The UTS values for samples from both powders are higher for the samples built in the X and Y plane than those of the samples built vertically along the Z–axis. Samples from Powder A have higher UTS values in all build orientations (Figure 11 and Figure 12), while the samples from Powder B exhibited higher elastic strain. Max strain values are found for the samples built in the vertical axis for both powders. Figure 12 shows the stress–strain curves for the tensile samples produced using Powders A and B.

3.5. Effect of Powder Properties on Part Quality—A Pearson Correlation Study

A Pearson correlation was used to determine the level of dependency of the powder rheology on the shape and size of the particles. Data used for the correlation were taken from Table 2 and Table 3 and summarised in Table 5. The results of the correlation calculation are tabulated in Table 6. The Pearson correlation in Table 6 shows that powder rheological values for the powders are highly dependent on the particle size and shape.
Table 7 contains the Pearson correlations found for Ra, UTS, max extension, modulus and particle size. The Pearson correlation coefficients showed strong positive correlation (ρ = 0.803) between the D50 of the particle size distribution and surface roughness before shot-peening. After shot peening, the average surface roughness measured for the same areas on the build plates ranged from 2.7–10.9 µm. The shot peened finish for the samples were found to not be significantly different, with a p-value of 0.945.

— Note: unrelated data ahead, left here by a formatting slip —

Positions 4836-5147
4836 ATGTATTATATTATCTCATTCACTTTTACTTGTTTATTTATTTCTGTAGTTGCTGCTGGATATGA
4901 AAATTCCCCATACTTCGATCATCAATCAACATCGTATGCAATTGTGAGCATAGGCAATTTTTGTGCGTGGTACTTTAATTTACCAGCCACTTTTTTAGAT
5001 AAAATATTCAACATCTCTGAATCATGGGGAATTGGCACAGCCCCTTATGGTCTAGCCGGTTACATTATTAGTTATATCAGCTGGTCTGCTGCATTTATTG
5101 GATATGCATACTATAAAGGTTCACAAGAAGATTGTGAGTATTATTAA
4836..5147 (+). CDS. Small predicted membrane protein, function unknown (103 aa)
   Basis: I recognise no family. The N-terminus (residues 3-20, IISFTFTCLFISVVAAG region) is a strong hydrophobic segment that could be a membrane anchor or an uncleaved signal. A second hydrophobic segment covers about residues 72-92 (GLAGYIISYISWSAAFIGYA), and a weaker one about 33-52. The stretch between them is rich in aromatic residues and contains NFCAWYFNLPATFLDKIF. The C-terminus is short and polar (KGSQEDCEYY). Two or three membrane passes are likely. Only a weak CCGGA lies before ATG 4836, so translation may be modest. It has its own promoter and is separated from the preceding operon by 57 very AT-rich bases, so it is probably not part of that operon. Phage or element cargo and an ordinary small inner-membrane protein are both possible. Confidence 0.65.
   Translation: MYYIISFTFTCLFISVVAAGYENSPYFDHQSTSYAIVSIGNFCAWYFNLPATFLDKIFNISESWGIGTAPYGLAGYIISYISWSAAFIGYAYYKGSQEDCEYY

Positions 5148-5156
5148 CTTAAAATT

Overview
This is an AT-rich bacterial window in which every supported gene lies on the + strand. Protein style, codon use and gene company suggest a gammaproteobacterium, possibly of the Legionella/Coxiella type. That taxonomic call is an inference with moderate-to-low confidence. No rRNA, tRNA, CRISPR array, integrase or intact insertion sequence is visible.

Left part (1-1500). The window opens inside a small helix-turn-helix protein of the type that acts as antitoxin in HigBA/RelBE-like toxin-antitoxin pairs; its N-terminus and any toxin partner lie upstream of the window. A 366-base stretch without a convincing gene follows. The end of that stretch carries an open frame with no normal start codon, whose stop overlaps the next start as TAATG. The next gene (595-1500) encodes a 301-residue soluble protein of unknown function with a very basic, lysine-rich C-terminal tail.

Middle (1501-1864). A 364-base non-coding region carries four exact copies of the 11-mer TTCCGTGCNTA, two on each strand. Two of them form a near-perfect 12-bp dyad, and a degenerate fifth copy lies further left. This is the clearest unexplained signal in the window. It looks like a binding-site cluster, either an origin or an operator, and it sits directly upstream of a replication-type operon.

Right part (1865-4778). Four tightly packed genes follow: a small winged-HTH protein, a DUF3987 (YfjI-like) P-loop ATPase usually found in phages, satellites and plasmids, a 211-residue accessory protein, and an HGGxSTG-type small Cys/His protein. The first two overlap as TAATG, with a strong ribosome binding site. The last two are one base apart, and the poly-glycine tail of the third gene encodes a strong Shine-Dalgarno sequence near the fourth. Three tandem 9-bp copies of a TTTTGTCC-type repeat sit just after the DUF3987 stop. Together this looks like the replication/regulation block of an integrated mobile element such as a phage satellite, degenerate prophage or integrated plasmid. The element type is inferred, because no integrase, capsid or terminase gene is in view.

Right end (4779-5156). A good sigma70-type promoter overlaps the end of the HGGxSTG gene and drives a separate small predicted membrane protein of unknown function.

The modulus for samples produced oriented in the X-direction, the ultimate tensile strength for all build-orientations, and the maximum extensions for samples produced in the Y- and Z-directions showed significant variation, with p-values below 0.05.
For the average elastic modulus, a strong positive correlation was observed (ρ of 0.963 for the X orientated samples) with D10 values, indicating the importance of a well packed powder bed. For the UTS, a strong negative correlation was observed (ρ of −0.937, −0.971 and −0.896 for the X, Y and Z orientated samples, respectively) with D10. Conversely a strong positive correlation was found between D50 and D90 and UTS. For max extension values, a strong correlation between these and the D90, while a weak correlation was seen for the D90 values in the Z orientation. Max extensions for parts build in both Y and Z orientations exhibited moderate, diametrically opposed correlations to D50. Max extension for both Y and Z appear to be strongly negatively correlated to D10 values.

3.6. Micro-Sectional Analysis of Additively Manufactured Parts